Samuel McCaughey

Sir Samuel McCaughey was born in 1835 in Tullynewey, near Ballymena, Co. Antrim. He emigrated to Australia to work as a jackaroo (a sheep farm labourer) on his uncle’s sheep farm.

After two years, he became the manager of a sheep station in Victoria.

He went on to grow his sheep farm empire by buying other stations and building a new one in New South Wales.

Between 1788 and 1900, over 1 million people emigrated to Australia, mostly from Great Britain and Ireland.

Australia was still a British colony at this point, and the discovery of gold in 1851 brought many more immigrants to find their fortune.

Photograph of Sir Samuel McCaughey
Old illustration showing manual sheep shearing
Before mechanisation, sheep shearing was done by hand using metal shears.

There were many advancements in science and technology in Victorian times, making production in industry cheaper and less labour-intensive.

Samuel was no stranger to working with the times – he was one of the first to adopt irrigation, meaning his livestock had better access to water. In 1888, the world’s first ever mechanised shearing of sheep took place in Dunlop, one of his sheep stations.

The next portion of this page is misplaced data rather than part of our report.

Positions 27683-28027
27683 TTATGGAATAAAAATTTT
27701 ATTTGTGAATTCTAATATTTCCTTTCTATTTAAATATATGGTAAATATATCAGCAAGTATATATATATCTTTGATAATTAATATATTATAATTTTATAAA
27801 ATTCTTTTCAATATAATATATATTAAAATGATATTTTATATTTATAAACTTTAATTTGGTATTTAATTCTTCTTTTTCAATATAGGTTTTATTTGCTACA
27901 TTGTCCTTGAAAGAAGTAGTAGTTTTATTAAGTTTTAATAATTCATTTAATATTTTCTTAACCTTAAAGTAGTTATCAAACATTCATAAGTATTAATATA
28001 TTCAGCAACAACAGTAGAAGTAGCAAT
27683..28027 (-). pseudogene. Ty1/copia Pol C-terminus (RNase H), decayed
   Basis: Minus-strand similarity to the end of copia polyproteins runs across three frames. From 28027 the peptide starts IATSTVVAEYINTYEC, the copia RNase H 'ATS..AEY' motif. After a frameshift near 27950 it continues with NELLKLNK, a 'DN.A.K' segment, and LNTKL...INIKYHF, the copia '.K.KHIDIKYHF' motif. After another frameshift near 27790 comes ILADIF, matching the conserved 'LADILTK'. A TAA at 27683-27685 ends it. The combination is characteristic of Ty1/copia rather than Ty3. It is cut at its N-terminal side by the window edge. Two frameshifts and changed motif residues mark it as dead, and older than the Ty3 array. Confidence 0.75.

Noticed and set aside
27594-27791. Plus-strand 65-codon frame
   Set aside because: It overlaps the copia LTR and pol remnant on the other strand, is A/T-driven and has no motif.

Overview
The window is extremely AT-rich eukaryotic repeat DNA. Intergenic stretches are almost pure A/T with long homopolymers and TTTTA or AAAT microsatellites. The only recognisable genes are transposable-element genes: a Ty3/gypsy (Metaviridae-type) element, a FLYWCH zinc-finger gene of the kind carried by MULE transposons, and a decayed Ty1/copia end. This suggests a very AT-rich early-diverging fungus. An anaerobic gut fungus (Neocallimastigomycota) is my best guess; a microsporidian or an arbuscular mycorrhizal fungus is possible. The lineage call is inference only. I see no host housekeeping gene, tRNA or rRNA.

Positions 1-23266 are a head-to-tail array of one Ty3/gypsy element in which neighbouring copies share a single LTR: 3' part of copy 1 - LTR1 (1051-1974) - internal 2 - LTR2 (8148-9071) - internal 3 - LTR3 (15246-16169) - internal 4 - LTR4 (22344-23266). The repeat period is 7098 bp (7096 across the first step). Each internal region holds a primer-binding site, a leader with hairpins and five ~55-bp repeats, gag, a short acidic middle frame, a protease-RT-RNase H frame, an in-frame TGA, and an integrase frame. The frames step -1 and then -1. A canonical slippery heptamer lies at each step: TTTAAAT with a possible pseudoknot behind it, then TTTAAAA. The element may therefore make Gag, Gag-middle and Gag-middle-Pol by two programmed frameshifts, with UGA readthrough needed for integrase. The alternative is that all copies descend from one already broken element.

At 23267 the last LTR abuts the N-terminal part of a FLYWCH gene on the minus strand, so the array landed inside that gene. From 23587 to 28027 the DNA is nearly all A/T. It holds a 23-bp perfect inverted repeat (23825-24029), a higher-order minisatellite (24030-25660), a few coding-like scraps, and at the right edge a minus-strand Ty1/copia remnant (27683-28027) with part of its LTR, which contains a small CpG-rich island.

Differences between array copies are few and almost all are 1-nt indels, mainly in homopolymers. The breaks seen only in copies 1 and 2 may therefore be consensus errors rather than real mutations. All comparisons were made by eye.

Before this, each sheep would have to be sheared using manual shears, which could take a long time – especially as Samuel owned nearly one million sheep!

The sheep king

Making these improvements brought Samuel a lot of success and wealth. He became one of the richest men in the state of Victoria and was given the nickname “the Sheep King”.

As a philanthropist however, he didn’t keep this all to himself. He gave a lot of his earnings away - he bought twenty war planes for the government in the First World War, and donated £2m to charities and education – that’s about £228m in today’s money!

When he died of leukaemia in 1919, half of his estate went to the Universities of Sydney and Queensland – the other half went to veterans of the Australian army and navy, as well as their widows and children.